June 19, 2008, 12:00 AM

FTC issues updated Can-Spam rule provisions

The U.S. Federal Trade Commission has issued updated provisions to the Can-Spam Act, including clarification of rules governing the opt-out process. The law, which took effect Jan. 1, 2004, regulates commercial e-mails.

The U.S. Federal Trade Commission has issued updated provisions to the Can-Spam Act, including clarification of rules governing the opt-out process. The law, which took effect Jan. 1, 2004, regulates commercial e-mails.

In the updated rule on consumer opt-out requests, e-mailers are prohibited from complicating the opt-out process by charging fees to consumers wishing to be added to opt-out lists. It also would prevent e-mail marketers from requiring consumers to provide information other than an e-mail address and opt-out preferences, or take any steps other than sending a reply e-mail message or visiting a single Internet page to opt out of receiving future e-mail from a sender.

Requiring a log-in or asking for any other information to opt out is not permitted under this rule, says Rick Buck, director of privacy and ISP relations, eDialog Inc., an e-mail marketing services company that is a unit of GSI Commerce Inc. Buck reviewed the rulings in conjunction with the E-mail Sender and Provider Coalition.

Other updated provisions include:

• Clarifying the definition of what constitutes a “valid postal address.” Under the revised rules, businesses may publish a P.O Box or a private mail box in a commercial e-mail message to comply with the valid physical postal address requirement provided that either address is “accurately” registered with the U.S. Postal Service or with a commercial mail-receiving agency established pursuant to U.S.P.S. regulations.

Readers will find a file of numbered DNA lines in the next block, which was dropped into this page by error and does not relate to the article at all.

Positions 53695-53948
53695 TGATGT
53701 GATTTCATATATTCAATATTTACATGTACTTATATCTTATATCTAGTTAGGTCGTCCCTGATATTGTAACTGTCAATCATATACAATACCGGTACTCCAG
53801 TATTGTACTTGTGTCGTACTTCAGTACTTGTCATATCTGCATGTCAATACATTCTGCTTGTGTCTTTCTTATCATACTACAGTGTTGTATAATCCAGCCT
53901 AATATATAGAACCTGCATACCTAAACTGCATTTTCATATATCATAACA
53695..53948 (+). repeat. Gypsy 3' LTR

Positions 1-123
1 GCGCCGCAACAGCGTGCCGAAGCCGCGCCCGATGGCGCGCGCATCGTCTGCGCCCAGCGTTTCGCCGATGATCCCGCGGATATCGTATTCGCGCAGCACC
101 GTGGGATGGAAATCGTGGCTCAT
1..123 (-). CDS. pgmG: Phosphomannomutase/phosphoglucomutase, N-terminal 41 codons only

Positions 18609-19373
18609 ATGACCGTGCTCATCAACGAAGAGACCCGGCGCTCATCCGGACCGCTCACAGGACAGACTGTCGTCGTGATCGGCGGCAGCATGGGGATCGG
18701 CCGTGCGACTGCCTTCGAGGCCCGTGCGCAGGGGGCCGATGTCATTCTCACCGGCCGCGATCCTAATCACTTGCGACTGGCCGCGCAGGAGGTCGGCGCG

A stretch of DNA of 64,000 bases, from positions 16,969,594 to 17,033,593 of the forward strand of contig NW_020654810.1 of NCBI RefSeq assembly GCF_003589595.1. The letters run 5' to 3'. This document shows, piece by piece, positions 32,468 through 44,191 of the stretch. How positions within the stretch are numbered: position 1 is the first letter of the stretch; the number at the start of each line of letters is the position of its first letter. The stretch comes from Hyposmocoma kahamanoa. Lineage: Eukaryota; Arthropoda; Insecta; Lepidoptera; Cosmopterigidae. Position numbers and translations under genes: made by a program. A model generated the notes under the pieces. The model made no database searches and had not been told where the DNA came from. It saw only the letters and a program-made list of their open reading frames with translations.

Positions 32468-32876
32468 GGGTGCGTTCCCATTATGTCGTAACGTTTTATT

• Clarifying the definition of ‘person’ to include individuals, groups, unincorporated associations, limited or general partnerships, corporations or other business entities. The FTC confirmed that both for-profit and not-for-profit businesses that send commercial messages are within the scope of the Can-Spam requirements, Buck says.
• Clarifying the definition of “sender.” The modified rules clarify which of multiple advertisers in a single message is responsible for compliance. The FTC’s clarification allows multiple marketers in a single e-mail to designate a single sender for purposes of Can-Spam compliance. “The benefit from this rule is that a single opt-out link and single valid physical postal address can be displayed in a multi-advertiser e-mail,” Buck says. “The sole sender appearing in the ‘from’ line becomes the designated sender of the e-mail and is responsible on behalf of all advertisers in the message for complying with key provisions of the act.”

However, if the designated sender in the “from” line fails to comply with Can-Spam, then all advertisers in the e-mail by definition will be deemed senders, making each liable for non-compliance, Buck adds.

“It’s important to note that the entity listed in the ‘from’ line must satisfy the definition of ‘sender,’ meaning that its own product or service is advertised or promoted in the e-mail message as well,” he says. “The FTC has proposed a ‘reasonable consumer expectation’ test to determine whether an advertisement or product promotion appears in an e-mail message so as to satisfy this rule.”

The new rules take effect in mid-July.

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